constant voltage welder A welding machine that maintains a constant voltage setting while compensating for changes in amperage.
consumable electrode An electrode that conducts electricity to the arc but also melts into the weld as a filler metal.
contact tip The device located inside the welding gun that conducts electricity to the electrode. The contact tip is usually made of copper.
copper A reddish metal that is very ductile, thermally and electrically conductive, and corrosion resistant.
corrosion resistance A metal's ability to resist attack by other elements and chemicals.
crater An undesirable depression in the weld bead. A crater can cause cracking if it is not properly filled.
cylinder pressure gauge The device that indicates the amount of shielding gas present in the gas cylinder.
DCEP An abbreviation for direct current electrode positive. DCEP is another way of expressing direct current with reverse polarity.
deoxidizer A material that removes oxygen from the molten weld puddle and arc. Oxygen can ruin a weld bead.
deposition rate The rate at which an electrode melts into the molten weld puddle to form a weld.
directly proportional A constant ratio between two values. If value A increases, value B also increases. If value A decreases, then value B also decreases.
drag angle A term used in industry for the backhand technique.
ductility A metal's ability to be drawn, stretched, or formed without breaking.
duty cycle The amount of time in a ten-minute period that an electrical device can perform work without overheating. If a welding gun has a 30% duty cycle, it can operate for three consecutive minutes and must rest for seven.
electrical resistance The opposition to current flow. Excessive stickout causes increased electrical resistance between the electrode and workpiece.
electrode axis An imaginary line through the center of the electrode.
electrode diameter A measurement of the thickness of the electrode. GMAW has the thinnest electrode diameters, which allows it to weld thin base metals.
electrode extension The distance from the end of the contact tip to the end of the electrode.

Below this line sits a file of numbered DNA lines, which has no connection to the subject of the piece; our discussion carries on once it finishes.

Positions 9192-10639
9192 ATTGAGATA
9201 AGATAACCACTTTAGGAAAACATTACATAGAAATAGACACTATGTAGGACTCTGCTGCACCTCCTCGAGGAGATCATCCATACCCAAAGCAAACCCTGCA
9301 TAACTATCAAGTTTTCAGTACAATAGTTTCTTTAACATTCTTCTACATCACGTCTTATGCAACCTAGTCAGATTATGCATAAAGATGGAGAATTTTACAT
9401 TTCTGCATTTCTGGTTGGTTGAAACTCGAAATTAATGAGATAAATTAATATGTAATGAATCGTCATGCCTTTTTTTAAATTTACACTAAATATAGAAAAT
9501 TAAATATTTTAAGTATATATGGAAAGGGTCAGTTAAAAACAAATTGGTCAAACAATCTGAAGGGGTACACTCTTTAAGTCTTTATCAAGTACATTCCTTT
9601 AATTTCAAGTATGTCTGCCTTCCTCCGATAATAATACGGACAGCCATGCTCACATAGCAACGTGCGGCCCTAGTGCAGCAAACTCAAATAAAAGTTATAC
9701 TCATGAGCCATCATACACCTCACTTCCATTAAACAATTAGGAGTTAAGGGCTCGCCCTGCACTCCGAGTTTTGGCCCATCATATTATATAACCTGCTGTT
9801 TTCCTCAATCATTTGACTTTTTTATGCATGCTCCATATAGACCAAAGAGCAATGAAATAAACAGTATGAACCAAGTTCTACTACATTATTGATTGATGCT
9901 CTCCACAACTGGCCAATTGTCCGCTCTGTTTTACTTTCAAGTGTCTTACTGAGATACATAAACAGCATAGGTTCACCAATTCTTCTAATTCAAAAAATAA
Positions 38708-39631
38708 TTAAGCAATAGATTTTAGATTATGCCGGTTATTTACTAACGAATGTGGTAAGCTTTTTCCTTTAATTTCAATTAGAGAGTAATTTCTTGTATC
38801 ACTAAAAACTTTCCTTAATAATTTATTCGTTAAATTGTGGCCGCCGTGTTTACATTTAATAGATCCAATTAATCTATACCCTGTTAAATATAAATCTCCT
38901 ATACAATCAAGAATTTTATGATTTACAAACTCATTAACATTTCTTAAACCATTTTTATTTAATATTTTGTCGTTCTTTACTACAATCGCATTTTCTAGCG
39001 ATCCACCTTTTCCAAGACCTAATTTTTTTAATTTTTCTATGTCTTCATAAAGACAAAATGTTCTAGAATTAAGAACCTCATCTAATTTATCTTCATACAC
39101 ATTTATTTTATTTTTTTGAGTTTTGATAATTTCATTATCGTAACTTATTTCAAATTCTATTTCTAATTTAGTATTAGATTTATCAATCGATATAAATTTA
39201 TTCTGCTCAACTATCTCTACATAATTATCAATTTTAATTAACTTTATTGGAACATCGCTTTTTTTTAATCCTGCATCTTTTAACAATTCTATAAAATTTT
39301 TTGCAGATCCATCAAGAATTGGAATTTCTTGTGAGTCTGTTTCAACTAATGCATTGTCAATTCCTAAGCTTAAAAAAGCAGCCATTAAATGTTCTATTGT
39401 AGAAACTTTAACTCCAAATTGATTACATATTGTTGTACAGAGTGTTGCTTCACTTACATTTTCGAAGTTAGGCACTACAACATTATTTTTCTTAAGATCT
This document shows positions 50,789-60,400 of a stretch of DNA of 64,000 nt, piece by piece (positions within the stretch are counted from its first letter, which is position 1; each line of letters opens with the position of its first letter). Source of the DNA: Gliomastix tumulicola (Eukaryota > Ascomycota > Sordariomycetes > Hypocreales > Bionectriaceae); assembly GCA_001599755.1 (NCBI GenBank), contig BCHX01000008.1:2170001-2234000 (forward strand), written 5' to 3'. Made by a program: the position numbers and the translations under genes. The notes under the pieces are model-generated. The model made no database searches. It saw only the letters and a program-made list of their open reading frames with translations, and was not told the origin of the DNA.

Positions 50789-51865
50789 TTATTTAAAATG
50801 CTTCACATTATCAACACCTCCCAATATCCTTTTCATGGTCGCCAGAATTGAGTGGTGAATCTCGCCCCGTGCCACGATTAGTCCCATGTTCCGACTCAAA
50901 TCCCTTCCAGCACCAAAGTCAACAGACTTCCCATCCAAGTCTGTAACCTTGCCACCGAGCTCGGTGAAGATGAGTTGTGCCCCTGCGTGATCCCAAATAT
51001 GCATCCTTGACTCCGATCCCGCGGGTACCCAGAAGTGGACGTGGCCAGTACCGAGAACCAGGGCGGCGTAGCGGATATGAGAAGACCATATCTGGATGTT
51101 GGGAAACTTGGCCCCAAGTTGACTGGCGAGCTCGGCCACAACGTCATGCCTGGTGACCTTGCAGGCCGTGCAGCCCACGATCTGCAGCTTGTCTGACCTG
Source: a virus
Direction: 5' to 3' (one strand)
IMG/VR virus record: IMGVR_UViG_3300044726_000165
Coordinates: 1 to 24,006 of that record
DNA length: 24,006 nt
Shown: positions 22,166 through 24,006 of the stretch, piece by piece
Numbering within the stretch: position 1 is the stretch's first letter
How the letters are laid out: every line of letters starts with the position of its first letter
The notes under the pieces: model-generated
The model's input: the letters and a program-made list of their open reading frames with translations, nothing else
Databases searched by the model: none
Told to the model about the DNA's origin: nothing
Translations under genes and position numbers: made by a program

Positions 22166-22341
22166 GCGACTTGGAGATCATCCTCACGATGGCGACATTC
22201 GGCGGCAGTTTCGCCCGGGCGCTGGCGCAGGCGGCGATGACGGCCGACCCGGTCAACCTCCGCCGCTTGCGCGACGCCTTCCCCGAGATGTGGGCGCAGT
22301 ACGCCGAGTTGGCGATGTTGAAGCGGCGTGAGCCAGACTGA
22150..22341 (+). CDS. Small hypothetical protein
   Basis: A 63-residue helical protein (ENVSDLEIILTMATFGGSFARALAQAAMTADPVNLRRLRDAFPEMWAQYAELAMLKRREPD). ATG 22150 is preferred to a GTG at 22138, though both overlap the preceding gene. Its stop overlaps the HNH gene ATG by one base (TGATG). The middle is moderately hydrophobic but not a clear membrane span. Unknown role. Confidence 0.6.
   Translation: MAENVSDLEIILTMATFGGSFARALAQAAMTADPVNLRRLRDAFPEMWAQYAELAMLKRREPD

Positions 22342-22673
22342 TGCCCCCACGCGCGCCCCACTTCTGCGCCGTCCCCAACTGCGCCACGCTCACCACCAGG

electrode liner The insulated lining that surrounds the wire electrode and supports it from the wire feeder to the contact tip.
electrode orientation The position in which a welder manipulates the electrode. Electrode orientation refers to the work angle and the travel angle.
fast-freeze weld A weld that solidifies quickly. Fast freezing welds are more easily performed out-of-position, and they reduce the risk of a leaking weld puddle.
ferrous metal A metal that contains iron. Steel is the most popular ferrous metal.
filler metal Metal deposited into the weld that often adds strength and mass to the welded joint. The wire electrode for GMAW is the filler metal.
forehand technique Moving the electrode along the workpiece in the direction of welding.
gas cylinder An external device used to house shielding gas. Shielding gas flows from the gas cylinder, to the gas hose, to the welding gun.
gas diffuser The device inside the welding gun through which shielding gas flows.
gas metal arc welding An arc welding process in which a bare wire electrode and inert or active shielding gas are fed to the weld through a welding gun. It is also referred to as GMAW or MIG welding.
gas nozzle The device placed directly over the welding gun that forces shielding gas to surround the electrode and arc.
globular transfer method A type of metal transfer in which the electrode produces a large ball of metal when it touches the workpiece. This deposits large amounts of metal into the weld puddle.
GMAW The American Welding Society abbreviation for gas metal arc welding.
helium An inactive gas commonly used as shielding for GMAW. Helium is much lighter than air and can escape the weld area quickly.